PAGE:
Sunni militants led by Islamic State of Iraq and Syria (ISIS) fighters are battling government troops at Baquba, just 60 kilometres from Iraqi's capital city of Baghdad.
The rebel soldiers briefly seized suburbs of that city before being pushed out by the security forces and Shia militias, and are reportedly carrying out mass killings in the area.
The fighting continues, with people in Baghdad stockpiling food and water.
Earlier, Iraqi Prime Minister Nouri al-Maliki fired senior officers for failing to halt a sweeping advance by Sunni Islamist rebels.
Four army commanders were dismissed for failing to perform "their national duty", a government statement said on Tuesday.
The BBC reported that the Iraqi officers fired on Tuesday include the top commander for Nineveh, the first province where ISIS fighters made major gains.
Another senior officer would be court-martialed in absentia for deserting his position and fleeing a battle, the government said.
Iraq's Shi'ite and Sunni political leaders have made a joint call for national unity after a closed-door meeting.
The leaders, including Mr Maliki, a Shi'ite, and Sunni Usama al-Nujaifi, the last speaker of parliament which dissolved this month, listened as Mr Maliki's predecessor, Ibrahim al-Jafaari, called for "defending the state and protecting its sovereignty and dignity", Reuters reported.
They also called for avoiding sectarian grievances and forbade non-state groups from carrying weapons.
The United States is deploying up to 275 military personnel to protect staff at its huge embassy in the capital, Baghdad.
The militants, led by ISIS fighters, took control of the northern cities of Mosul and Tikrit in a rapid advance last week, and Tal Afar on Monday.
Qasem Suleimani, the commander of an elite unit of Iran's revolutionary guards, is reported to be in Baghdad, helping military and Shia leaders co-ordinate their campaign against the rebels, the BBC reported.
Tal Afar taken
At Tal Afar, in the province of Nineveh, there are reports that reinforcements have arrived to boost government forces trying to recapture the town from rebels. The Iraqi air force is said to have been carrying out strikes in the area, according to the BBC.
The city of 200,000 people, which has a mixed Sunni and Shia population, lies between Mosul and the Syrian border and was taken just before dawn on Monday.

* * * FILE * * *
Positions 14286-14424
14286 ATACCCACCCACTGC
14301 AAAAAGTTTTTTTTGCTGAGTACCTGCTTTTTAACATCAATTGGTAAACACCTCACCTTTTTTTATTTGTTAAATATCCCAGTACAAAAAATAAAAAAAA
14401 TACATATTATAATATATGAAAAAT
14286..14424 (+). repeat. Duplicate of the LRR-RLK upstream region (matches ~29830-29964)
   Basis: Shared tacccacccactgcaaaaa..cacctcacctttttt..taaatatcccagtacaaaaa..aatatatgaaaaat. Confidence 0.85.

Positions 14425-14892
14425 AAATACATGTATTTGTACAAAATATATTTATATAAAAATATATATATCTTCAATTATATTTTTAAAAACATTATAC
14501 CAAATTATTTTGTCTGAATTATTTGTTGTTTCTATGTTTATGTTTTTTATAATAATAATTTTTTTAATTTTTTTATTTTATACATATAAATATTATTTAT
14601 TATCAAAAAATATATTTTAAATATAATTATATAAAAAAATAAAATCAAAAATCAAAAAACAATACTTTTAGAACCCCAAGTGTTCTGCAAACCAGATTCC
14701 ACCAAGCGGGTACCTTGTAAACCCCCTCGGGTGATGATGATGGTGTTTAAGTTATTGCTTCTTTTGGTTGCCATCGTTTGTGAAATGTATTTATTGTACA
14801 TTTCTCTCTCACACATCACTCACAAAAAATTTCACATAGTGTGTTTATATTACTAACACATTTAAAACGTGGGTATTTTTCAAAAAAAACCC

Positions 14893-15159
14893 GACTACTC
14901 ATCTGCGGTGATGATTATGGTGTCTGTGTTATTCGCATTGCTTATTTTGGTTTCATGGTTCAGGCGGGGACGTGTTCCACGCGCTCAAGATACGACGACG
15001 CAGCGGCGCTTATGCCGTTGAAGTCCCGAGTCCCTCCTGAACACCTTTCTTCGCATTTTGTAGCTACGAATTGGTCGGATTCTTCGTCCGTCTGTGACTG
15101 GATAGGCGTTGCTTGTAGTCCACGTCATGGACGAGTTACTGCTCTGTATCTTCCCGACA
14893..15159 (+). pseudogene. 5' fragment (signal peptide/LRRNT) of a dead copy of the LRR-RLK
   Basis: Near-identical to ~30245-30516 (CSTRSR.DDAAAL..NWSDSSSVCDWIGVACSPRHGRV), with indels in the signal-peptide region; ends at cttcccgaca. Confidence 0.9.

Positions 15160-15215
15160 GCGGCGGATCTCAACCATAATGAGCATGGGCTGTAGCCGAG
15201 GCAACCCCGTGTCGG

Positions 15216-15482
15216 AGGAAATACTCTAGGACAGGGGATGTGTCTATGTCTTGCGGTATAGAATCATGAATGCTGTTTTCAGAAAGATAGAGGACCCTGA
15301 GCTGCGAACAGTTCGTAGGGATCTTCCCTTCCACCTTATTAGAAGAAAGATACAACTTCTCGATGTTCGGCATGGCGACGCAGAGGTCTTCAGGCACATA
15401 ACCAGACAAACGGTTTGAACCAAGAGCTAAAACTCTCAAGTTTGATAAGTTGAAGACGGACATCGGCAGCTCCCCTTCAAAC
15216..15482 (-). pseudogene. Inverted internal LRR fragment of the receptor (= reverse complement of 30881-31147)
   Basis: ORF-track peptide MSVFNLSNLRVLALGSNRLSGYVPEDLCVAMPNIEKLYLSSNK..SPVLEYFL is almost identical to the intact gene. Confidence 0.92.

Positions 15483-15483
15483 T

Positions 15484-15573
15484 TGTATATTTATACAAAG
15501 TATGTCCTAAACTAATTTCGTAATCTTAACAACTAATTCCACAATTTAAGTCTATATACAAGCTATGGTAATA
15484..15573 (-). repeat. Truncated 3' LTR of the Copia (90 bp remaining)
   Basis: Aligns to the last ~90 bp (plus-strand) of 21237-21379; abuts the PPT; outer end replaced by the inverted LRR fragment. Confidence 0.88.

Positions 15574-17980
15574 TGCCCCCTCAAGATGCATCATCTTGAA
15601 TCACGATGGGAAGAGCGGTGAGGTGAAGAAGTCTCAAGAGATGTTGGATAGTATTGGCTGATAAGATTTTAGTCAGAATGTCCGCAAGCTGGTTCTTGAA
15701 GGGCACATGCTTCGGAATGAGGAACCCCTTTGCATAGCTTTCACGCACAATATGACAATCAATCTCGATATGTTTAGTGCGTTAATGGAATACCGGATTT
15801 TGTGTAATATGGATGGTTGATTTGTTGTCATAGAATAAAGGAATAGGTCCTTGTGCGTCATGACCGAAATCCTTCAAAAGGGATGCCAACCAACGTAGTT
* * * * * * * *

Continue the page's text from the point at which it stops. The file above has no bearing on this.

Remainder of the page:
The militants captured key cities including Mosul and Tikrit last week, but some towns were retaken by government forces.
The Sunni advances in the past week have prompted the US to deploy up to 275 military personnel to protect staff at its huge embassy in the capital.
Sami Rasouli, the founder of a reconciliation group in Iraq, told Nine to Noon he expected United Nations peacekeeping troops to be sent in, as Sunni militants moved closer to Baghdad and the country faced a bloody civil war.
Mr Rasouli said he did not believe the capital would fall and expected there would be a lot of fighting before the West became involved.
"Then probably the US and Russia and those super powers ... will send peace-keeping forces."
Refugees head to camps
Meanwhile, thousands of Iraqi refugees are arriving at UN refugee camps in northern Iraq to escape violence from fighting between Islamic militants and government forces.
An information officer at one of the camps, Catherine Robinson, told Morning Report the situation had become a humanitarian crisis as people abandoned their homes and fled to the safety of UNHCR transit camps.
"UNHCR every day is sending more tents for people who literally are just packing up whatever they have and going," Ms Robinson said.
"They're poor people, they're not travelling with much, they don't have much money and they're looking for shelter and they're looking for food."
She said 300,000 people were on the move, and at least 300 people were arriving each day at her camp in Erbil, near Mosul; it now housed 1600 people, and more camps were being set up to cope with the influx.